The Plot: Doug Swieteck and family have just moved to upstate New York. His abusive, drunk of a father mouthed off to his boss and got fired. The family packs up what it can and moved into a house Doug calls “the Dump” while his father gets a job with less pay. Doug’s attitude towards his new town? “Stupid Marysville.” “I hate this town. I hate that we had to come here.” He doesn’t just have to fight his own initial bad attitude; it seems his family (at least, the men in the family — his father and older brother) — are quickly seen as thugs by the towns people, and Doug is a thug by association. Over the course of Doug’s eighth grade year, he gradually overcomes both his own bias and that of the locals.
The Good: The voice! Doug’s voice! I adored it, was swept away by it, not just in how Schmidt captures a thirteen year old with a chip on his shoulder trying not to be “that person” who strikes out in anger, but also how Doug reveals information. Look at that simple quote, above — “I hate that we had to come here” — and how in those few words we find out so much about Doug. It’s not the town he hates, but the fact that his father lost a job, that they had no options, that it’s a step down, that they “had” to do this. Again and again, Doug reveals information he doesn’t realize he’s revealing. It’s a thing of beauty, actually, to go through the book and find instance after instance of this.
Okay For Now is the story of a year in Doug’s life. On his first day exploring Marysville, Doug visits the library and discovers a book of Audubon’s bird illustrations. He is captivated it; he returns to it; he tries not to admit how he is fascinated by the portraits of birds. Doug’s interest in the illustrations — no, Doug’s falling in love with the Audubon prints — shows that Doug has depths he cannot admit to himself. He sees himself and his family and friends in the birds; he begins to draw, to learn how to look at things, to examine things closely; and realizes the importance of things and people being whole.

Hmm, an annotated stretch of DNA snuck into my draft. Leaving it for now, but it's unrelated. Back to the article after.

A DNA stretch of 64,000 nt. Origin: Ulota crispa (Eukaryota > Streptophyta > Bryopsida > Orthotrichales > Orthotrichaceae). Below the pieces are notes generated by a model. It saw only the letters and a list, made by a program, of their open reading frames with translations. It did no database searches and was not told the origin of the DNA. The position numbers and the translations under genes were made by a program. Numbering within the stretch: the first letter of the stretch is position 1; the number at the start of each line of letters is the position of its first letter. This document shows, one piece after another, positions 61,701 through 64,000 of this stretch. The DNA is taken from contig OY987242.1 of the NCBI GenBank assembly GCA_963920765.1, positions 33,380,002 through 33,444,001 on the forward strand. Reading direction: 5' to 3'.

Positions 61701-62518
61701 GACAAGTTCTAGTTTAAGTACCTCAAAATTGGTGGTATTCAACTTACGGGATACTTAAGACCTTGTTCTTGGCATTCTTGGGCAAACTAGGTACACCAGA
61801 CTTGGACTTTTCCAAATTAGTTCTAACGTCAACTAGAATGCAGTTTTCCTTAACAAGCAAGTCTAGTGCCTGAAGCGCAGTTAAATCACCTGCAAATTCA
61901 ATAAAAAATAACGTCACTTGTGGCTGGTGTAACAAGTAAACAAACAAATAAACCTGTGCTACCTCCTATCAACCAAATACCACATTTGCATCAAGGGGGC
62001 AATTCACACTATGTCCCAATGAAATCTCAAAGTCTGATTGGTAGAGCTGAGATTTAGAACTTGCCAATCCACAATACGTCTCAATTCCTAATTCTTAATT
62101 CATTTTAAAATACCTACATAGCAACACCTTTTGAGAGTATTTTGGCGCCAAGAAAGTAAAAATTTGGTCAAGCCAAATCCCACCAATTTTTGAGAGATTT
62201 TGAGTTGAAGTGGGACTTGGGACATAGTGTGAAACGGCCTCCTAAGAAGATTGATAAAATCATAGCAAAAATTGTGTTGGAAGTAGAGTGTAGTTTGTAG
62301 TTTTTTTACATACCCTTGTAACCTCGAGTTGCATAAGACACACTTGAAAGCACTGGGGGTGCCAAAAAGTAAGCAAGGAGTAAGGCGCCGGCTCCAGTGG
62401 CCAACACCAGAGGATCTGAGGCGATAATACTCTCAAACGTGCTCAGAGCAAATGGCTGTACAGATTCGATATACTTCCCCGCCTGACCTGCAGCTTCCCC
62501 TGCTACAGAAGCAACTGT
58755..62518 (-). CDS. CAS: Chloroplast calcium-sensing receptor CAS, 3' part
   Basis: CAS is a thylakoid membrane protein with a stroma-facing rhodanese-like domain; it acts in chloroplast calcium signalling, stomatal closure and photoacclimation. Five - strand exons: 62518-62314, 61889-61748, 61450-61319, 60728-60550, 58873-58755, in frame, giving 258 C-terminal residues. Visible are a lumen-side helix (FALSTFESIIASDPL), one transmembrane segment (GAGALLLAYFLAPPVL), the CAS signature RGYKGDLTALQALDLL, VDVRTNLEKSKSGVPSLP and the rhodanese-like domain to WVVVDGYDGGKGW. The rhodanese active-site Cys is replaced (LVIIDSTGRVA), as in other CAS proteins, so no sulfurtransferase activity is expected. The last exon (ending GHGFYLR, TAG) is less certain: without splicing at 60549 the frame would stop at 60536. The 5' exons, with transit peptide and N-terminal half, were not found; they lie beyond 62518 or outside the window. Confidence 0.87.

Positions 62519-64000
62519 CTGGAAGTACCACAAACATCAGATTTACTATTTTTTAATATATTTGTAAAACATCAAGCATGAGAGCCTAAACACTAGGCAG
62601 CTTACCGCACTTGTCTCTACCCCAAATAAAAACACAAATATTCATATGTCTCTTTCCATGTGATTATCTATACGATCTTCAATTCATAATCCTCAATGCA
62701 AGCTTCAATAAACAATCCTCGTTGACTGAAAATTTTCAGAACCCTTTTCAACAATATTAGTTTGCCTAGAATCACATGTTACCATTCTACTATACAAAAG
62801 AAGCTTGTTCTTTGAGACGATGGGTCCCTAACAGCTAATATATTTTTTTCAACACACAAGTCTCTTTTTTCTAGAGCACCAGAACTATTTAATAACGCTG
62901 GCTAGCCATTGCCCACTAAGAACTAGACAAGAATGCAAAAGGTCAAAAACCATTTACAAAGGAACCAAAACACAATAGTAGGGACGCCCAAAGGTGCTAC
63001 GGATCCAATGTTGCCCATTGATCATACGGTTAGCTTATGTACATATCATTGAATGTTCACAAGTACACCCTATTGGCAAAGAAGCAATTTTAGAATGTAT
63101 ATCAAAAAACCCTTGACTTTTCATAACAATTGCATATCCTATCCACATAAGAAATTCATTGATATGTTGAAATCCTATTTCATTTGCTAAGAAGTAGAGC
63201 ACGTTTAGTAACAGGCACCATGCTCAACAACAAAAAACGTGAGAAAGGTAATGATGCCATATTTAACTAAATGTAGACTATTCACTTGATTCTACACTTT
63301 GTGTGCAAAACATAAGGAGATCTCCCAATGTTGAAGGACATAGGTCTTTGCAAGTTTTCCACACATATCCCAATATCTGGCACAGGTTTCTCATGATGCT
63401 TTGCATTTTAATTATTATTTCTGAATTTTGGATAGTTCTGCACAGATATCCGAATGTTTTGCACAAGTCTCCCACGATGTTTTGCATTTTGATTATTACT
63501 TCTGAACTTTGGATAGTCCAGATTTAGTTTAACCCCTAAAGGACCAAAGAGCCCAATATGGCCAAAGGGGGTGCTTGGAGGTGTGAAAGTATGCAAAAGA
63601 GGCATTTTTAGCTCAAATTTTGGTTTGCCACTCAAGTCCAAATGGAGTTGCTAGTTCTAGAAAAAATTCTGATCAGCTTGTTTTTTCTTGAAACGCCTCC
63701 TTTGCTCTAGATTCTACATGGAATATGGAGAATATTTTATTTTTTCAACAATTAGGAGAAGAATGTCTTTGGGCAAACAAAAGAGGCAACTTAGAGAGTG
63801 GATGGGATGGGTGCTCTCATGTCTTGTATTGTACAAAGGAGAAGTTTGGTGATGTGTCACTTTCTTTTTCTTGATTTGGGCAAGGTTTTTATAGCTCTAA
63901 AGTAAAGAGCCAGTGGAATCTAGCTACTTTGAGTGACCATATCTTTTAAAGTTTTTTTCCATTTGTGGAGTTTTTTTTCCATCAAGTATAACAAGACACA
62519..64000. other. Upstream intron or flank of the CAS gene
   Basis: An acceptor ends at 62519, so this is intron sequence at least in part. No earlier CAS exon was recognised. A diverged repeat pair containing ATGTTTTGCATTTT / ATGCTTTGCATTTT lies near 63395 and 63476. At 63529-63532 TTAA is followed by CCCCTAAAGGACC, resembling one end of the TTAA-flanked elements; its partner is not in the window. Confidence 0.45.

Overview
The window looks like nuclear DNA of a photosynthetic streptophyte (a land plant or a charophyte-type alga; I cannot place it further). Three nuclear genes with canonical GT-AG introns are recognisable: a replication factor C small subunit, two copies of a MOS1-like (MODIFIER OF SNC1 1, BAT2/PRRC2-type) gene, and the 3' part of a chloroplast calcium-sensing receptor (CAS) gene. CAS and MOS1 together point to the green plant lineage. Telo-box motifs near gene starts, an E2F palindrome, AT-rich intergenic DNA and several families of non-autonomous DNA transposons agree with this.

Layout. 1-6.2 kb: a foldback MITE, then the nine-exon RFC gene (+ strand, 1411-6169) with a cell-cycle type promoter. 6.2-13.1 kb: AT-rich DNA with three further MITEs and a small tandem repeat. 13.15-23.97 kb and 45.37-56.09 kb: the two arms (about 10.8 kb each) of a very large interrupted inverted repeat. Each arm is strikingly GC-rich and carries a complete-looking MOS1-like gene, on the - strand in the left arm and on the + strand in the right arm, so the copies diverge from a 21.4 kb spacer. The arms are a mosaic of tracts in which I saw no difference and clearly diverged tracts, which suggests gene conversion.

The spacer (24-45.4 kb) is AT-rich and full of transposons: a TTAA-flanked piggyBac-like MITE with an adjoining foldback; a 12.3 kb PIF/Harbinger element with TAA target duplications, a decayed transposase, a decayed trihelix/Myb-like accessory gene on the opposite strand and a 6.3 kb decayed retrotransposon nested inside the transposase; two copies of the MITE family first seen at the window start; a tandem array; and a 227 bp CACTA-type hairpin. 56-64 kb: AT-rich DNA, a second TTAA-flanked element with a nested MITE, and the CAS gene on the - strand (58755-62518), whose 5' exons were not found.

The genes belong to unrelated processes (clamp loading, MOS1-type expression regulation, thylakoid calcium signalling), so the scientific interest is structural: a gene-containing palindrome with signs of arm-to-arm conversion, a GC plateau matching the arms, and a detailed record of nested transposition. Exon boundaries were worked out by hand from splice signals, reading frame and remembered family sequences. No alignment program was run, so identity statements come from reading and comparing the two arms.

I laughed and cried at Doug’s experiences. His fortitude and strength in the face of challenges. His falling in love with Audubon’s bird illustrations. The way that Schmidt used the illustrations and Doug’s interpretations of the artwork throughout the novel. Doug’s dealings with teachers who (except for one) see him as nothing. I was swept away by the language.
From here on, spoilers.
Heavy Medal has discussed Okay for Now in the context of the Newbery criteria. It’s an interesting process, looking at a book in terms of awards. From a flat out, “will kids enjoy this book?,” I say the answer is yes. But for awards, one has to take that list of stellar books and go deeper. The main concerns with Okay For Now are not the voice or the setting, but rather the plot. A few things happen that some people just don’t “buy”; see Heavy Medal for details. I appreciate some of that; but, honestly, I don’t know sports so the use of Joe Pepitone, to me, is fine, a way to show some light and hope in Doug’s otherwise bleak world. Doug himself is so charming that as I was reading I believed everything he told me. It wasn’t until afterwards, thinking about it, that I began asking myself questions like “if Doug’s dad takes his $5 a week delivery boy money, how much did Doug make from the Broadway play and what is Dad doing with that?”